Trends Watch: Beta; Niche Investors
September 26, 2019
By Elana Margulies-Snyderman
EisnerAmper’s Trends Watch is a weekly entry to our Alternative Investments Intelligence blog, featuring the views and insights of executives from alternative investment firms. If you’re interested in being featured, please contact Elana Margulies-Snyderman.
This week, Elana talks with Andrew Cohan, Managing Member, Halmos Capital Partners.
What is your outlook for private equity?
I tend to think about private equity in two general buckets. While this is an over-simplification, there is private equity beta and then there are value-add niche investors. With the increase in the size and number of private equity funds in existence, many of them mimic a sort of private version of a mutual fund. They create diversified portfolios of companies, and then hold them for a period of two-to-seven years. The typical fund structure does not allow for long-term holding periods. Given the sheer size of these funds, the vast majority of these investments are purchased in auctions, and thus fully priced. I believe the returns of these funds should generally follow those of a levered portfolio of similarly sized companies in a public market index (e.g., the Russell 1000), or whatever relevant benchmark exists for their areas of focus. The "value-add niche" players come in all sorts of shapes and sizes. Some have industry expertise in differentiated sub-sectors that face less competition. Others have robust operational expertise. The results in this sector should be less correlated with the broader market, and will differ widely based on the skill and area of focus of the investors. Targeting specific niches and then adding operational value on an ongoing basis throughout the life of each investment should generate outsized, uncorrelated returns.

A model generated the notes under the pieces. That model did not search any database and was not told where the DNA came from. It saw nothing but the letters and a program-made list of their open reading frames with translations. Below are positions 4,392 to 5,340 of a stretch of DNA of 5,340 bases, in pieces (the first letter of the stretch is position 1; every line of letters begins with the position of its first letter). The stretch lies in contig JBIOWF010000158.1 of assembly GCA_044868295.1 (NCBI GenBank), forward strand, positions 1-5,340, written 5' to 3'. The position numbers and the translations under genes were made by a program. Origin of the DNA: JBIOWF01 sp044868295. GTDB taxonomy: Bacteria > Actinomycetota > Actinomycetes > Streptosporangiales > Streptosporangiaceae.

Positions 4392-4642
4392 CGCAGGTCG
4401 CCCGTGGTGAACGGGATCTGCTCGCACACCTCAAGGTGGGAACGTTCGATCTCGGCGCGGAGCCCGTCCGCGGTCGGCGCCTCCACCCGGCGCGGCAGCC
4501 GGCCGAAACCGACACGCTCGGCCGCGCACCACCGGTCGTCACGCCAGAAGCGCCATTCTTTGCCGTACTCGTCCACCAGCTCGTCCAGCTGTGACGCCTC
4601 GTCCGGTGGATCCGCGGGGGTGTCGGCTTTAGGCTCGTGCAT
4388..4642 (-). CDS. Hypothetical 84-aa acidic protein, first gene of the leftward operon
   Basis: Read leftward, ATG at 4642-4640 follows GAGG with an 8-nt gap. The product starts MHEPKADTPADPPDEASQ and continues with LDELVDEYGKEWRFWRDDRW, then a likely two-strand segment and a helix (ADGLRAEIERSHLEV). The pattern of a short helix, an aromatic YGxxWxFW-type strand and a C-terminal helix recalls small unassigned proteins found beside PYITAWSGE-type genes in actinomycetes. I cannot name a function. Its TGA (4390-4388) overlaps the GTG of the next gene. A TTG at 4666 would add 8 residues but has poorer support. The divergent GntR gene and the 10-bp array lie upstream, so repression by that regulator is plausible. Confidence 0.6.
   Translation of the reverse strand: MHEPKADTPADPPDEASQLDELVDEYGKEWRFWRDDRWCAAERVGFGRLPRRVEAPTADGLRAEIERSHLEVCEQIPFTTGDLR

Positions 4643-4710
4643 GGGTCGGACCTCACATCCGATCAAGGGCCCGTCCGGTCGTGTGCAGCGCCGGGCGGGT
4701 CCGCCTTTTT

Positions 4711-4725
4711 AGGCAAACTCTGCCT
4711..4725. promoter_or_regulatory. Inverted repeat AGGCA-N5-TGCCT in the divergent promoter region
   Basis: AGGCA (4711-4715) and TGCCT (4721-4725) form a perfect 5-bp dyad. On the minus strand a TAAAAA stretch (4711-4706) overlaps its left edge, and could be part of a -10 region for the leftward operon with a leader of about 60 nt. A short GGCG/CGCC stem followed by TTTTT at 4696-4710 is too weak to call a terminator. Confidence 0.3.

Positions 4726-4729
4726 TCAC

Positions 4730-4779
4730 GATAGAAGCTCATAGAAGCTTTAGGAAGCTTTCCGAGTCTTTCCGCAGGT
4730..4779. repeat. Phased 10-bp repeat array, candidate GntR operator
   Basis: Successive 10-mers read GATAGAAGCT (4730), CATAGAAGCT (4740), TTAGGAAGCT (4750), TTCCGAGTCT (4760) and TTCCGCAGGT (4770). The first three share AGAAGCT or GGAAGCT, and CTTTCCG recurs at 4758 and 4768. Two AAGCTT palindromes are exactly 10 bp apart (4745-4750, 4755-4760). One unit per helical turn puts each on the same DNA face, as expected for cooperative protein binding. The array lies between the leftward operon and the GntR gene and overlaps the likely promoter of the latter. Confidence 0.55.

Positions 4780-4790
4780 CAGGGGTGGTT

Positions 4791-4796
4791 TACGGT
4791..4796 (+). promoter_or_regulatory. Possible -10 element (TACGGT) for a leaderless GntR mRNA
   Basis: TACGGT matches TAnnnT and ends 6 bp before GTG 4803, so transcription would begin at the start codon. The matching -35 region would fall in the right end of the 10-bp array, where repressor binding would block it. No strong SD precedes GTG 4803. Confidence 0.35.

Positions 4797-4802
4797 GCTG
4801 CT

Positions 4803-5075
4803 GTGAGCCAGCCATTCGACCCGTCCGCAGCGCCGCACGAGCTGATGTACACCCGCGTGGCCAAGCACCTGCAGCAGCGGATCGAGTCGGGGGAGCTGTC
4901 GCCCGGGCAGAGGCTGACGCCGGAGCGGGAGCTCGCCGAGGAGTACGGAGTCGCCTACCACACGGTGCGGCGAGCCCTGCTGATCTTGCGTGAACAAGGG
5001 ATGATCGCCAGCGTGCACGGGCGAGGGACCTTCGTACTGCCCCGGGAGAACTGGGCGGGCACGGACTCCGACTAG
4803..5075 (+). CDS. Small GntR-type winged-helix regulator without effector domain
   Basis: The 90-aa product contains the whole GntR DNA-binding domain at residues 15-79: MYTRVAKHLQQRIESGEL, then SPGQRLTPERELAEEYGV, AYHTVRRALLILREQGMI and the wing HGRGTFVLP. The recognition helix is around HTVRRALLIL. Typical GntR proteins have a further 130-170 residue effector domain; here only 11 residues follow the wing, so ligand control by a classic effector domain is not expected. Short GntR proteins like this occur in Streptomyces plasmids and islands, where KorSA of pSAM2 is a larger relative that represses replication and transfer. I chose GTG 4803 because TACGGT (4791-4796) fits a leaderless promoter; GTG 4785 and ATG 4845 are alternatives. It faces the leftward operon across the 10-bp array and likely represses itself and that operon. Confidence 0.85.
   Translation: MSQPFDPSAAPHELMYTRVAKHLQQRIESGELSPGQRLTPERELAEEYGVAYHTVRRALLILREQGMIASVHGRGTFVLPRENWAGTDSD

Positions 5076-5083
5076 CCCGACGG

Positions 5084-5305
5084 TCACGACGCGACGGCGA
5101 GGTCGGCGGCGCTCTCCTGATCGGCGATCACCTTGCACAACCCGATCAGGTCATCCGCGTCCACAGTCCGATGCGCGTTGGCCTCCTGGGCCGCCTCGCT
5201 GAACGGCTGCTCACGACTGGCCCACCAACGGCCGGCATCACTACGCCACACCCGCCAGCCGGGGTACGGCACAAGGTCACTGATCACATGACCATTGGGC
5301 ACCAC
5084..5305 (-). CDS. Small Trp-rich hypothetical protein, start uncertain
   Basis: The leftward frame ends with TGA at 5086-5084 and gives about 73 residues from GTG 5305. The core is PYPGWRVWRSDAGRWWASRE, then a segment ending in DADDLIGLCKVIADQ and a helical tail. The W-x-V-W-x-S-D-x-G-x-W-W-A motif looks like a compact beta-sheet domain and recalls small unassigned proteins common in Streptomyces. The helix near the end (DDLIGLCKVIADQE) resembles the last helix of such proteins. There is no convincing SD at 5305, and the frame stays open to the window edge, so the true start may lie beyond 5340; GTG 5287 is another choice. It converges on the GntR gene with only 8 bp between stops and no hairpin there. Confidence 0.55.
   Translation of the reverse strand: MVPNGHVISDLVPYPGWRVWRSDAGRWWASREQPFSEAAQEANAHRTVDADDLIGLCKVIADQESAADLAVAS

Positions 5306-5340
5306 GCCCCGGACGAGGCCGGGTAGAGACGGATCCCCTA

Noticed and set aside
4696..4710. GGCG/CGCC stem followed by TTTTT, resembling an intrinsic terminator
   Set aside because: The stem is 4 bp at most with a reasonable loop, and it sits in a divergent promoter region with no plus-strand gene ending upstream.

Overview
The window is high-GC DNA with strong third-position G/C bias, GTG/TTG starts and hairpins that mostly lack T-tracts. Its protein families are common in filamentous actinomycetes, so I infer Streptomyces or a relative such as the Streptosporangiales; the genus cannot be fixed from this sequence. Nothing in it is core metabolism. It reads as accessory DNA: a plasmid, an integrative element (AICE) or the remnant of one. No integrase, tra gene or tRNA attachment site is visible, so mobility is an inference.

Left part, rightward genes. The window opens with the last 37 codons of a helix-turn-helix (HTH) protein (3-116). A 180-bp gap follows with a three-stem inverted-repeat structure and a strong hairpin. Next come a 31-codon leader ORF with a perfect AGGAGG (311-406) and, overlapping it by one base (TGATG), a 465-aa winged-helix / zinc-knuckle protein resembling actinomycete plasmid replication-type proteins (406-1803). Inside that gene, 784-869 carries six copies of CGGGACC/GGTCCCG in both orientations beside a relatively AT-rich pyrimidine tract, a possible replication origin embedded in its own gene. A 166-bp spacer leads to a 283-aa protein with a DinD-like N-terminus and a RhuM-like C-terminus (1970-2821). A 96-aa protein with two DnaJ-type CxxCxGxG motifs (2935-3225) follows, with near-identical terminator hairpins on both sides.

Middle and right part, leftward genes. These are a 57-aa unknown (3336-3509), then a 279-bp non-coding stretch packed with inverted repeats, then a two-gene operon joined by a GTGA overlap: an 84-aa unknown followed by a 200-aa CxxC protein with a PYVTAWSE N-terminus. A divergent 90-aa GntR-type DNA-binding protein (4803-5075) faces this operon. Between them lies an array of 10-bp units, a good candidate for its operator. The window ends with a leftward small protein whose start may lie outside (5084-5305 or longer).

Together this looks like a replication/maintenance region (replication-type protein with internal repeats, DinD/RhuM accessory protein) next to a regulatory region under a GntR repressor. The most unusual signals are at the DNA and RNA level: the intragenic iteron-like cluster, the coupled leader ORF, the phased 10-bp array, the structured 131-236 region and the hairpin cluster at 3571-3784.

What opportunities and challenges do you see in lower middle market investments?
Keeping with the theme above, I think there is opportunity for private equity investors to focus funds on specific niches. For example, wastewater in the energy space driven by the increase in fracking (a water intensive process that is the main source of oil and gas development in the U.S. today) presents an attractive opportunity, if approached carefully. Fracking has transformed the U.S. from a declining producer of oil and gas to the largest producer of both commodities worldwide. This inflection in production has provided a major boost for our economy, and the trend of growth will continue for years to come. A byproduct of this technique is wastewater, both from the fracking process itself as well as water that is naturally mixed in with the oil and gas below ground. Mom-and-pop water disposal companies previously served this industry, but with the recent growth there has been a need for professionalization of these businesses. Thus, returns can be generated by buying small companies at the right valuation, picking the right areas that will see increased drilling activity, and building to serve the growth within the market. There is also an opportunity to move more water via pipe under hard contracts, as opposed to by truck on the spot market. All of these factors create an environment where a focused private equity investor can put the pieces together and drive value using multiple levers.
More generally, I see an enormous opportunity to help the aging baby boomer generation find a solution for the businesses they founded. They want a monetization event coupled with an ability to stay involved in seeing the business transition to a point where it can sustain and grow without them. Traditional private equity is not always the best exit option for these owners.
What keeps you up at night?
At Halmos we are more dependent on driving value via operations and changes at our portfolio companies than we are on macro factors. Therefore, idiosyncratic challenges as we grow and manage our companies are a natural part of the value creation process and tend to take more of my mindshare than broad market conditions.